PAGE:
Reading Code

The Essential Skill Not Taught at University

A picture of the author, Jakob Maier
Jakob Maier
Aug 19, 2022

I'm a student at TU Wien and have just started working as a Java Developer. This puts me in the position of having to see how well the theoretical training I have received stacks up in the real world.

So far, I have noticed one thing: At university we spent most of our time writing code, either from scratch or using a small templates provided by the professor. At my new job however, I have been mostly reading code, exploring a large codebase in order to understand what is going on and eventually make some changes. And while knowing how to write Java helps of course, I would consider reading code a skill quite different from writing. In fact, I think it can sometimes be much harder. I could probably hack something together that makes sense in my head, but making sense of someone elses thoughts and concepts can be much harder.

Also, when writing code myself I generally only use concepts and techniques I'm familiar with. Sometimes a problem might force me to use a new feature of the language, but for the most part I stick with what I know. When reading someone else's code however, especially if they are more experienced in the language than me, I will often come across language features I have never seen before.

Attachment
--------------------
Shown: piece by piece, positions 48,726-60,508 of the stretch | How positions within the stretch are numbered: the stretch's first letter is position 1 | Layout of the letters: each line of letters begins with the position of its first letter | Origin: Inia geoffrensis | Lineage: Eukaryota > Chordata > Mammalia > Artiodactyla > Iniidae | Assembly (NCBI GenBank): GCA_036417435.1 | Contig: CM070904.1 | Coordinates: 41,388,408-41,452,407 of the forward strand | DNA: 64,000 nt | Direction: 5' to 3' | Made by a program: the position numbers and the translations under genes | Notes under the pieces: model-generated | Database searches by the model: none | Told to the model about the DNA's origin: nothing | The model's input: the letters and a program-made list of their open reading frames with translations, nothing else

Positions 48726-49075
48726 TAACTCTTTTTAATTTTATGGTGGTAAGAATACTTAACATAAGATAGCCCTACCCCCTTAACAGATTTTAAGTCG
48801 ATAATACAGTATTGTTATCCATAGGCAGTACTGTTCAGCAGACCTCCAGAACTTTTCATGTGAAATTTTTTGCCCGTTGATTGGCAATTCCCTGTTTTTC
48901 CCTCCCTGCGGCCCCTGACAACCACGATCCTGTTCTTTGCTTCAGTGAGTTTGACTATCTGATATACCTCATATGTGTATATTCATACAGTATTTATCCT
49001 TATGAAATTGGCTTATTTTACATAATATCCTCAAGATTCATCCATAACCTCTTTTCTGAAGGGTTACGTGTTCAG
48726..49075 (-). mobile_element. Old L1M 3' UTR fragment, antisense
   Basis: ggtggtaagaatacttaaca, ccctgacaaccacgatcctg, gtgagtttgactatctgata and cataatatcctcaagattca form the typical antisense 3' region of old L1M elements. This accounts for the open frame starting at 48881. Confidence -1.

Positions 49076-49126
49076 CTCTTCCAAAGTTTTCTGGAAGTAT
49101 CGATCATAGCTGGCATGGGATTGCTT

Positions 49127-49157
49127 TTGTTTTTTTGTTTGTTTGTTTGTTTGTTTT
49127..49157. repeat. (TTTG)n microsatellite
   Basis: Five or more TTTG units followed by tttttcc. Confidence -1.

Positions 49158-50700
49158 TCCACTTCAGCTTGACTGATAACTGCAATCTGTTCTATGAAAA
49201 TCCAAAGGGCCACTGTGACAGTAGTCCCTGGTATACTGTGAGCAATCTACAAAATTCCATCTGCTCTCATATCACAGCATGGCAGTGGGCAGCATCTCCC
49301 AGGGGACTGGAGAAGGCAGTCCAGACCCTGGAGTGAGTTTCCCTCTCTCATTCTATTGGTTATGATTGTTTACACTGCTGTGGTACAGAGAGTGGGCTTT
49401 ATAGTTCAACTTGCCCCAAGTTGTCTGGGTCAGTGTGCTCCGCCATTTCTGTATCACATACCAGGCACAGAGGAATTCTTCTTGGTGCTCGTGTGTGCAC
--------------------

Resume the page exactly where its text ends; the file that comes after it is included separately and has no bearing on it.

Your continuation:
My New Best Friend: The Debugger

This might seem obvious to some, but the best way to understand a piece of code really is to break out the debugger. I used to underappreciate the debugger and hardly ever used it, but when going through unfamiliar code there really is no substitute to stepping through the control flow and being able to inspect variables.

My Workflow

  • Find the start point of the code. This is often the main() function.
  • Set breakpoints and start debugging.
  • Once you find something you know, work back from there.

Here is a visual representation of me trying to understand some else's code:

Hamster Programming

This image was generated using DALLĀ·E.

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